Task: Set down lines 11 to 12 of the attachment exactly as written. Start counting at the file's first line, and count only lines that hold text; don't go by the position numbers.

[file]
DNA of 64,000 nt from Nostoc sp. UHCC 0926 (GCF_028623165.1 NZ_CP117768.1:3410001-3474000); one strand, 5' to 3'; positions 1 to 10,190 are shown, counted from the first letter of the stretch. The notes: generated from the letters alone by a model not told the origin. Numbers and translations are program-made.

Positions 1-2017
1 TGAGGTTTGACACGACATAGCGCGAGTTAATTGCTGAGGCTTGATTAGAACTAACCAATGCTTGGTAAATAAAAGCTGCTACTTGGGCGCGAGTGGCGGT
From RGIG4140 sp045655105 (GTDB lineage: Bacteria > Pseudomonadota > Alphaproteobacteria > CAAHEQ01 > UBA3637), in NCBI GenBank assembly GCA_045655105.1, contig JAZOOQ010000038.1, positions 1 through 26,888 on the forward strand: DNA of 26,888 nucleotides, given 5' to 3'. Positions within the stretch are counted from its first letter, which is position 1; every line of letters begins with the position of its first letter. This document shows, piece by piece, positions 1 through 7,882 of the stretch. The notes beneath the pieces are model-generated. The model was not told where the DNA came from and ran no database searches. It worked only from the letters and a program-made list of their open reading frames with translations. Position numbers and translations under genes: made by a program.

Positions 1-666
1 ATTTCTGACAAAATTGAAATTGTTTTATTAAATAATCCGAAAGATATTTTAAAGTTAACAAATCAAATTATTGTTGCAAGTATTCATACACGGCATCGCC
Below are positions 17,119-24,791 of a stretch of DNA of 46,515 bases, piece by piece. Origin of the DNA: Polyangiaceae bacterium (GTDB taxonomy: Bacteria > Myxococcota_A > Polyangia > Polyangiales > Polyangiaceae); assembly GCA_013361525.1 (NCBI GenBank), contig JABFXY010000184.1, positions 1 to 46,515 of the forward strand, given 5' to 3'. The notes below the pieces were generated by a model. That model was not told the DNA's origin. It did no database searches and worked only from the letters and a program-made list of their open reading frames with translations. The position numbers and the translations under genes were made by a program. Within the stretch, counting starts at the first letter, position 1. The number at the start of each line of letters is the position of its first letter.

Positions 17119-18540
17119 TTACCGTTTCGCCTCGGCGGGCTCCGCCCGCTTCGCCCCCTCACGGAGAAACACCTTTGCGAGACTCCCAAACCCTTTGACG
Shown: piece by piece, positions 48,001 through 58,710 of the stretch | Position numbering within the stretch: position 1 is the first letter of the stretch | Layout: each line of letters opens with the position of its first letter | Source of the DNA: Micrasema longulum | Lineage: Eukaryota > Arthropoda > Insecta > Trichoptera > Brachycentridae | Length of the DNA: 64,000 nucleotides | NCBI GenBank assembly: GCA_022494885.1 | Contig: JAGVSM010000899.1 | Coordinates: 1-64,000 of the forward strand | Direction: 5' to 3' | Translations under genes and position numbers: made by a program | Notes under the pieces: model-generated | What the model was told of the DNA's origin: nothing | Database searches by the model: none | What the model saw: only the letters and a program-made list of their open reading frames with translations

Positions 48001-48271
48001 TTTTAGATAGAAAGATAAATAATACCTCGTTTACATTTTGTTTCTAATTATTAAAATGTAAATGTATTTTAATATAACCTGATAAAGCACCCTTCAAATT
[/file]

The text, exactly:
Positions 48001-48271
48001 TTTTAGATAGAAAGATAAATAATACCTCGTTTACATTTTGTTTCTAATTATTAAAATGTAAATGTATTTTAATATAACCTGATAAAGCACCCTTCAAATT